Story by Liam Oliver
The follow-up to Monolith Productions’ Shadow Of Mordor, Middle Earth: Shadow of War continues the story of Talion, a Human Ranger possessed by the Elven-Wraith – Cerebrimbor. The two march across Mordor and the surrounding lands undermining Sauron’s control over the region, whilst slaying a few orcs along the way.
For Lord Of The Rings lore enthusiasts, the game takes place between the events of The Hobbit and The Lord Of The Rings trilogy.
Many iconic locations feature in Shadow Of War, including Minas Morgul, Gorgoroth and Mount Doom. You will also encounter a number of familiar characters, such as The Witch-King of Angmar, Shelob the Spider and Gollum, whilst making a wealth of new friends and enemies across Middle Earth.
The story itself is not particularly groundbreaking, and often a little predictable at times. However, it’s a lot of fun and you most certainly don’t need to be a The Lord Of The Rings fanatic to get in on the action. In fact, this is one of the things that the game needs to be praised for. The setting and events of the previous game are well established in the early moments of this latest addition and characters are well explored and quite memorable. It’s often the randomly generated orcs who present themselves with rather humorous and zany dialogue that stand out. However, this characterisation could not be achieved without the truly wonderful voice acting found in Shadow Of War.
As for the gameplay, you’ll not find anything particularly innovative. Shadow Of War presents itself as your typical RPG open-world action game. There’s towers to climb, collectables to find and challenges to be met across the various Middle Earthen maps. In fact, lovers of the Assassin’s Creed franchise will most certainly find themselves at home here. The parkour is often frustrating and clunky and the combat is very similar; finding yourself pitted against hordes of orcs and other nasties smashing the attack button and parrying when cued by quick time events (of which there are PLENTY).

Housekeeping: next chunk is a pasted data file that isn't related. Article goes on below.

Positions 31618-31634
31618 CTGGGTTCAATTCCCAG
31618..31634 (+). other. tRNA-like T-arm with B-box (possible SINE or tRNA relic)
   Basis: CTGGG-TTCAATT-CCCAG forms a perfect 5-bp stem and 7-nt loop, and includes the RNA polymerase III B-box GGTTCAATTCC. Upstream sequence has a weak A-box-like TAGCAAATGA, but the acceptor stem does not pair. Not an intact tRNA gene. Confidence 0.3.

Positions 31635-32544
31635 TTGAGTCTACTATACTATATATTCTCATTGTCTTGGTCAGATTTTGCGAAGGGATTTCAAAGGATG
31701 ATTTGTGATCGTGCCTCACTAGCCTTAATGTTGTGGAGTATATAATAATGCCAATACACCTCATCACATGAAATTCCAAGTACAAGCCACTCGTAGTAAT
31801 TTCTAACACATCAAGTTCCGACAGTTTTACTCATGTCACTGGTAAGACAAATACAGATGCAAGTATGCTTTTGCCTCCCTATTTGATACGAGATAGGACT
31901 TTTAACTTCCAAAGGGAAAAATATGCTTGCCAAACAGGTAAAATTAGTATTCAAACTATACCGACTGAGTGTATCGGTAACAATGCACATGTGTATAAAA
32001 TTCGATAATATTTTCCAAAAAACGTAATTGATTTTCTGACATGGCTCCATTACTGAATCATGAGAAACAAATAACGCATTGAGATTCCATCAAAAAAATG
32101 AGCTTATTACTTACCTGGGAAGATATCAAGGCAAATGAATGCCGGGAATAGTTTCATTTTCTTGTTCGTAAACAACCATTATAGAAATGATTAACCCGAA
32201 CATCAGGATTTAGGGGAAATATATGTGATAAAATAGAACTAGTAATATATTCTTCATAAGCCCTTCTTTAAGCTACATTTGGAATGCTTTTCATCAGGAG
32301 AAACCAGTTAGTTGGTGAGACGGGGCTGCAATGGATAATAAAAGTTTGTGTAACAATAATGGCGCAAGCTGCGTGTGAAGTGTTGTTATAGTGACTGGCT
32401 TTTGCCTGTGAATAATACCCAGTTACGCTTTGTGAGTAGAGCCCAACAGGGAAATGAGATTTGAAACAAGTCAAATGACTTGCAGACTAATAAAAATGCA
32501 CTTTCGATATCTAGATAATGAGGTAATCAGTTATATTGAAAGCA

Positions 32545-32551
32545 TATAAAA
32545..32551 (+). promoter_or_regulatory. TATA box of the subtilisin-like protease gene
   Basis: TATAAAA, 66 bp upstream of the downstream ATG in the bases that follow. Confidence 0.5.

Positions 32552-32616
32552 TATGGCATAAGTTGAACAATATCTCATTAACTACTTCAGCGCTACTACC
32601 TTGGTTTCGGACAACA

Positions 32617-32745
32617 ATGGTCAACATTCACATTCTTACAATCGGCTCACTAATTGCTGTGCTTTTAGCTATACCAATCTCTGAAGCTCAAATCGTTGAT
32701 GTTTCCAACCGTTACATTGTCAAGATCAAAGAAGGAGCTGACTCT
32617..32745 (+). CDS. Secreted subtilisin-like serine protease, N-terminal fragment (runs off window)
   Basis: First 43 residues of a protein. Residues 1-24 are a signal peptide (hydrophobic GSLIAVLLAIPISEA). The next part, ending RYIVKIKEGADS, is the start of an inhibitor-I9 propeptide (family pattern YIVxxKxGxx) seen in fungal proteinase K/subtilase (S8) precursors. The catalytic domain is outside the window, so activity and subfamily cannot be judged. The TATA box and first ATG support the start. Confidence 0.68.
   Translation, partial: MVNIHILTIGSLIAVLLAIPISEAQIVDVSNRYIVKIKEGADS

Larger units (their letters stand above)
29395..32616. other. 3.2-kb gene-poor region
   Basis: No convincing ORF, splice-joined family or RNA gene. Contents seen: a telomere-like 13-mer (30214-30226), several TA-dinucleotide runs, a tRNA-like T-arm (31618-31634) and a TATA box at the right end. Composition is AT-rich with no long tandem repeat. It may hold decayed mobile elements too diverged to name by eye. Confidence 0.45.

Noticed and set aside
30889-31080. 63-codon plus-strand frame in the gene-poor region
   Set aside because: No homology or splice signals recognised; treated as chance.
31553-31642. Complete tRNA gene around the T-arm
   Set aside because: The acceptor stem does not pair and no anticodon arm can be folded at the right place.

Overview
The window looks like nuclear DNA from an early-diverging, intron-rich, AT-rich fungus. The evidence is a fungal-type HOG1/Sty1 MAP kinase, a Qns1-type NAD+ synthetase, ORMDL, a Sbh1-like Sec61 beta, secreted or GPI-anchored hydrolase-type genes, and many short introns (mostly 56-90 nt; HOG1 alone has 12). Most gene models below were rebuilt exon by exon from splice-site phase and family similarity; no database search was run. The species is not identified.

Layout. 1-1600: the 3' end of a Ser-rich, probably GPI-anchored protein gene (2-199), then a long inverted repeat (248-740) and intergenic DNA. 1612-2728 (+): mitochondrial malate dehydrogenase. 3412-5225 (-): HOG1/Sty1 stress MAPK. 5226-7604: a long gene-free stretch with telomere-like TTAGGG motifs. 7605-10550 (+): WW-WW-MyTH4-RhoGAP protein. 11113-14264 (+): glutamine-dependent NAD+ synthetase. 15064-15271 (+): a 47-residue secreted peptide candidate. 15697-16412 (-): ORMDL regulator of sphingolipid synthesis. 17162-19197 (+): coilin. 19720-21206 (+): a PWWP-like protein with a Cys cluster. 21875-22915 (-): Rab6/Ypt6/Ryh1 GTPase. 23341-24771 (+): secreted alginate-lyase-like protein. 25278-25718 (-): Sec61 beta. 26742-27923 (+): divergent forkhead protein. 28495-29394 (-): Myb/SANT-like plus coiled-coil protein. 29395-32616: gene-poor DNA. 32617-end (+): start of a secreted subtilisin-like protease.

Whilst this might at first glance appear rather dull, the Nemesis system helps to liven things up. Orcs can ascend and descend through the ranks as captains. They’ll fight one another (or stab them in the back!) for the title of Overlord in their specific region – and even target you, given the chance. Talion, however, has the power of domination, enabling him to add these powerful foes to his army.
Once you’ve built a large enough army in a zone, you can begin a siege for the Keep governing the region, using whatever tools you have at your disposal. This includes your own captains, troops and even drakes. There are a lot of truly epic moments to be had when playing within the Nemesis system as you fight alongside your army for control of an area. These moments are made even grander by using your own unique fighting style when making use of the talent tree options in Talion’s kit and Cerebrimbor’s Wraith abilities.
Overall, Shadow Of War is a solid game and deserves your attention. Whilst not adding anything particularly innovative to the genre, like its predecessor did – its in-game systems do more than enough to ensure that you’ll have a blast. It is a shame, however, that the developers and publisher chose to include paid loot boxes in the game (especially given the game is full price and has no real multiplayer aspect to speak of). For a lot of people, this kind of decision will tarnish the franchise and only worsen the controversy surrounding 2017 and in-game micro transactions.